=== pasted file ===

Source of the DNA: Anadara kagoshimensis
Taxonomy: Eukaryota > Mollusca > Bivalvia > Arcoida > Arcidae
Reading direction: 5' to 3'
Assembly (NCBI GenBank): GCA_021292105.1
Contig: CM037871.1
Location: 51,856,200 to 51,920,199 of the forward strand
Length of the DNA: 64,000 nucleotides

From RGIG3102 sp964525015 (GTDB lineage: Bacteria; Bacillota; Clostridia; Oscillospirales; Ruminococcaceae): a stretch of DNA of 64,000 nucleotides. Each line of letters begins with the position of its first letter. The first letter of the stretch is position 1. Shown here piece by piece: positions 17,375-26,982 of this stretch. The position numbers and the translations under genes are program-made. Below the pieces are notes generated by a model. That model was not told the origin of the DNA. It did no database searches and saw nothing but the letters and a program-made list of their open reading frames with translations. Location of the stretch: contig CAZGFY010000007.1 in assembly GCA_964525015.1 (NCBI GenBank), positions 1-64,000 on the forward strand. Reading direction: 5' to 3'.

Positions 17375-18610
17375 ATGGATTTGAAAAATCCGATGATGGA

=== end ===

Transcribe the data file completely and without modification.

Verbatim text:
Source of the DNA: Anadara kagoshimensis
Taxonomy: Eukaryota > Mollusca > Bivalvia > Arcoida > Arcidae
Reading direction: 5' to 3'
Assembly (NCBI GenBank): GCA_021292105.1
Contig: CM037871.1
Location: 51,856,200 to 51,920,199 of the forward strand
Length of the DNA: 64,000 nucleotides

From RGIG3102 sp964525015 (GTDB lineage: Bacteria; Bacillota; Clostridia; Oscillospirales; Ruminococcaceae): a stretch of DNA of 64,000 nucleotides. Each line of letters begins with the position of its first letter. The first letter of the stretch is position 1. Shown here piece by piece: positions 17,375-26,982 of this stretch. The position numbers and the translations under genes are program-made. Below the pieces are notes generated by a model. That model was not told the origin of the DNA. It did no database searches and saw nothing but the letters and a program-made list of their open reading frames with translations. Location of the stretch: contig CAZGFY010000007.1 in assembly GCA_964525015.1 (NCBI GenBank), positions 1-64,000 on the forward strand. Reading direction: 5' to 3'.

Positions 17375-18610
17375 ATGGATTTGAAAAATCCGATGATGGA